But understand this, that in the last days there will come times of difficulty. For people will be lovers of self, lovers of money, proud, arrogant, abusive, disobedient to their parents, ungrateful, unholy, heartless, unappeasable, slanderous, without self-control, brutal, not loving good, treacherous, reckless, swollen with conceit, lovers of pleasure rather than lovers of God, having the appearance of godliness, but denying its power. Avoid such people (2 Tim. 3:1-5).
Spiritual and scriptural Christians are certainly familiar with the passage above. The Apostle Paul warns his young protégé (Timothy) of terrible times to come. It’s odd when you think of the context. There Paul was, in an underground chamber of the Mamertine prison in Rome, either under the threat of or already scheduled for execution, telling Timothy that if the young missionary thought Paul had it bad…just wait. It was going to get much much worse. Nonetheless, Timothy was admonished, “do not be ashamed of the testimony about our Lord” (2 Tim. 1:8).
Usually, when one is trying to convince another to follow in his footsteps you talk about the great rewards for doing so. It’s strange that Paul would say from death row to the one chosen to follow in his footsteps, “Oh, by the way, it’s going to be a lot harder and costlier in the future to do what I’ve done.” If you are really attached to this world you can easily imagine Jesus putting His face in his hand while groaning as Paul tells Timothy what is coming his way if he follows him in ministry while saying from heaven, “Way to sell it Paul” in a sarcastic voice. One thing is for sure: a salesman, Paul would not have made.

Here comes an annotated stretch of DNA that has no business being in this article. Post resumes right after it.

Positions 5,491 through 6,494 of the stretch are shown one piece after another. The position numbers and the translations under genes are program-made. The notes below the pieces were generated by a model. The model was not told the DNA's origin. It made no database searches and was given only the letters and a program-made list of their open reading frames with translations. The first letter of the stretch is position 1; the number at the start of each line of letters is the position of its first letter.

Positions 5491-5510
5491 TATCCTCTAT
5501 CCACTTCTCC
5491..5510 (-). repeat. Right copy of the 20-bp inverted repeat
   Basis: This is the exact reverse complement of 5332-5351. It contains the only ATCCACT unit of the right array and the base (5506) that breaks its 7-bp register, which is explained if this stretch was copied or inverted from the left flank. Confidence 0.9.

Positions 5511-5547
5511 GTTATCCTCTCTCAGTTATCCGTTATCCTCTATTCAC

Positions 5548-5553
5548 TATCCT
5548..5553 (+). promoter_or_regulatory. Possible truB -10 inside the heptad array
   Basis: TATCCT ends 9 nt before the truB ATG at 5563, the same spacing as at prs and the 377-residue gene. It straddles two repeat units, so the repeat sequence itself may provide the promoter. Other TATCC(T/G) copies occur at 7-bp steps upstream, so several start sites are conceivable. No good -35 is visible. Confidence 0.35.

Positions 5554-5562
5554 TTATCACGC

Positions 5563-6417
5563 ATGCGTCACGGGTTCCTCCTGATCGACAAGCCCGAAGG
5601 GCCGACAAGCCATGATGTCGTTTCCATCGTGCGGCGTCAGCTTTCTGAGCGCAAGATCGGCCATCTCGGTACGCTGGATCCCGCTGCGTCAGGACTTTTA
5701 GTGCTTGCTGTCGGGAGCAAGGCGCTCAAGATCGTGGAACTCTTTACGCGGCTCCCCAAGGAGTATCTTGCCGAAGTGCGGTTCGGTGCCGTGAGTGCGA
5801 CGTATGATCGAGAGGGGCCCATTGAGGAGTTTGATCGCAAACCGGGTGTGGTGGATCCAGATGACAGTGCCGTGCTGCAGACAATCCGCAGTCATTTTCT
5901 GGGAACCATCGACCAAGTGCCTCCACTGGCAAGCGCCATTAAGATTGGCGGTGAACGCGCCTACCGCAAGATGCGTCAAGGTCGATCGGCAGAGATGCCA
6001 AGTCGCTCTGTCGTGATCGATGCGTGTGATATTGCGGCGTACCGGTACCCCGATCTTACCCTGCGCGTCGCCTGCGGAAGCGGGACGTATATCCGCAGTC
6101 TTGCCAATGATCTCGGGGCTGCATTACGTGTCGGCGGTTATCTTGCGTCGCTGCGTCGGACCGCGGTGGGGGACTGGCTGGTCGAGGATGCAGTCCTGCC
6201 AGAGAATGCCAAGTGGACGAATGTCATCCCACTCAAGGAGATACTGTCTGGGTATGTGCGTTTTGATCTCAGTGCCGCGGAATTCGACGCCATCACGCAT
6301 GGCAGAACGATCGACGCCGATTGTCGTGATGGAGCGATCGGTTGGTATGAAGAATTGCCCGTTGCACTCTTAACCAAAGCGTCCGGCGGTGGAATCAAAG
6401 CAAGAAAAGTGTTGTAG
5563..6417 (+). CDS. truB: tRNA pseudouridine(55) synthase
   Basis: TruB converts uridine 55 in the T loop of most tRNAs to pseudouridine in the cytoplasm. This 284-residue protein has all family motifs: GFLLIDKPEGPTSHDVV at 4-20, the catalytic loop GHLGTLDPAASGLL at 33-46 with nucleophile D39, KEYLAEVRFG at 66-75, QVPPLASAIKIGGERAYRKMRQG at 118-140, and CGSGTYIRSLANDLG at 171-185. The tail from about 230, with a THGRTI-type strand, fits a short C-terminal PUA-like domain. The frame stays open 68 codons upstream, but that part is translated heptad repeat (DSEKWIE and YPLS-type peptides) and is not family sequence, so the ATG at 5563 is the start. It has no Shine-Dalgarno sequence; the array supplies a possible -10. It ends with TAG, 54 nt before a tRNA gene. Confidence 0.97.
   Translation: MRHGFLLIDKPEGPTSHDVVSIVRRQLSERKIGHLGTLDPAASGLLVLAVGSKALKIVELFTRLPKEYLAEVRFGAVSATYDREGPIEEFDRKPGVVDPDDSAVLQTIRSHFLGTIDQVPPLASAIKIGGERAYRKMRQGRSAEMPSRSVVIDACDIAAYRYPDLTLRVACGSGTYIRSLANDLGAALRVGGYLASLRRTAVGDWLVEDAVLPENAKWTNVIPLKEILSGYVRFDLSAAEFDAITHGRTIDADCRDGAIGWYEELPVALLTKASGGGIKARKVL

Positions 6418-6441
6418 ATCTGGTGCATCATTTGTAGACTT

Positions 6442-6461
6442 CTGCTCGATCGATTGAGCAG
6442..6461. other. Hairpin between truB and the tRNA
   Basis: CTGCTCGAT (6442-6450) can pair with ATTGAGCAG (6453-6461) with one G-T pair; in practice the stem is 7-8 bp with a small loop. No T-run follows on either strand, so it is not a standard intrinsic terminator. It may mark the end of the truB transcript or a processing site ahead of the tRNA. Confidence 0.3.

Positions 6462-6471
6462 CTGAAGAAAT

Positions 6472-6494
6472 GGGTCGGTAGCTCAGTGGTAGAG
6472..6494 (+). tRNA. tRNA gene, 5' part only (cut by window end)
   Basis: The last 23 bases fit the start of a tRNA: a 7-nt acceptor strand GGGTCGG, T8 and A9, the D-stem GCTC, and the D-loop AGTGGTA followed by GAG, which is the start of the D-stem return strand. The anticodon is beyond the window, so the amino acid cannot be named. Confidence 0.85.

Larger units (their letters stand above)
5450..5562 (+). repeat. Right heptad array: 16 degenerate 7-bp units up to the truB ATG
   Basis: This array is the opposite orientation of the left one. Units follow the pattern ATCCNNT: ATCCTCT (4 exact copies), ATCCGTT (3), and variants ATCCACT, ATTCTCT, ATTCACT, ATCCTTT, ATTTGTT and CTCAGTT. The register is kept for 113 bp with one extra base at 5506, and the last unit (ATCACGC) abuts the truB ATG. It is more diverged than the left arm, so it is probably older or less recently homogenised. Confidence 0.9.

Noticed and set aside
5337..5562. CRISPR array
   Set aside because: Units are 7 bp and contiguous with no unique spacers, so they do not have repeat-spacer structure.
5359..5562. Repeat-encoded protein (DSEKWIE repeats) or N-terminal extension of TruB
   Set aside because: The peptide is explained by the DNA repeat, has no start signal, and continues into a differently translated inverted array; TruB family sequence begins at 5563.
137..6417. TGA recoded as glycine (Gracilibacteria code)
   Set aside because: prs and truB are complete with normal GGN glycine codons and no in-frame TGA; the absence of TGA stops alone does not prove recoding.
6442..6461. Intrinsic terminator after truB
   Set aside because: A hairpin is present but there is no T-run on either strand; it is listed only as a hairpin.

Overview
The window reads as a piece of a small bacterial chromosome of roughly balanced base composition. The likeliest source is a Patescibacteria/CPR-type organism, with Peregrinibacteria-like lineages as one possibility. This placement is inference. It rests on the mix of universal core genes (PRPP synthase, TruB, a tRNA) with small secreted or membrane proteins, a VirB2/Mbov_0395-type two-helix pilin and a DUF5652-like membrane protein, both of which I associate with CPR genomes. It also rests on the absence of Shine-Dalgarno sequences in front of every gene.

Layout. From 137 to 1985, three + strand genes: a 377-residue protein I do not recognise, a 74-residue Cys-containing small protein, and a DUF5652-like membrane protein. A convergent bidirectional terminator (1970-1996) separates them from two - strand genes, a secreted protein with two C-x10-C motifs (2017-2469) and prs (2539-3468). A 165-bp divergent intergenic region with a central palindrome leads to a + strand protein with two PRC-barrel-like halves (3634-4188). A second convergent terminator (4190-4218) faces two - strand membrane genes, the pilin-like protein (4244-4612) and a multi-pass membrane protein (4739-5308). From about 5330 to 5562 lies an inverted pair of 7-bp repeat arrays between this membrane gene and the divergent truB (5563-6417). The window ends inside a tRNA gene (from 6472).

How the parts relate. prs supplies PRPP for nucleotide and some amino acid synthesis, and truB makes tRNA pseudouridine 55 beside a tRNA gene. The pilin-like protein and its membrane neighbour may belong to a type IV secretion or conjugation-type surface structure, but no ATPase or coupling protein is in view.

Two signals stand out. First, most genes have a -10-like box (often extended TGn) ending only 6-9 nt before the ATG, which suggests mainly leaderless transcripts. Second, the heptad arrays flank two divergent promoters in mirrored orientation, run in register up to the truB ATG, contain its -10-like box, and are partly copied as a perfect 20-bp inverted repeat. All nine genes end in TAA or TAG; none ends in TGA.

I’m reminded of buying a particular vehicle for one of my kids when she reached driving age in high school. I looked high and low for the kind of vehicle she wanted (that I could afford). I finally found one a little over a hundred miles away. I went to check it out. I knew there wasn’t another like it with fairly low mileage anywhere around. I let the fever get the better of me despite the fact that they kept mentioning that all sales were final. I know, it was a red flag but they kept talking about how good the vehicle was and what a deal I was getting.
I bought it. And only a few months later I had sunk well over a thousand dollars in repairs into it. Had someone like the Apostle Paul been selling it, I would never have bought it. Judging by what he said to Timothy he would have said something like, “I want you to buy this vehicle but in truth, I haven’t been able to sell it for a long time. I’m broke and need a paycheck but if you buy it, you’ll be broke too. I’m just not making any money off it but it will cost you an arm and a leg. You’re going to buy it from me, right?”
That is kind of what Paul was handing Timothy. Here are just a few of the things Paul said Timothy had coming his way if he took up his mantle:
- Quarreling in the church (2:14)
- Irreverent babble (2:15)
- Ungodly talk that will spread like gangrene (2:17).
- Being persecuted by evil deceivers (3:13)
- Being ignored by those who only want feel-good sermons (4:3)
- (And don’t forget everything in 3:1-5!)
Something is out of kilter between what Paul told Timothy he could look forward to if he followed him in ministry and what I’m hearing from a rather large segment of the Christian church today. I don’t know about you, but I keep hearing people float 2 Chronicles 7:14 and/or the Rapture as ways Christians can avoid wading into the kind of life Paul had as a Christian and Timothy was assured to have.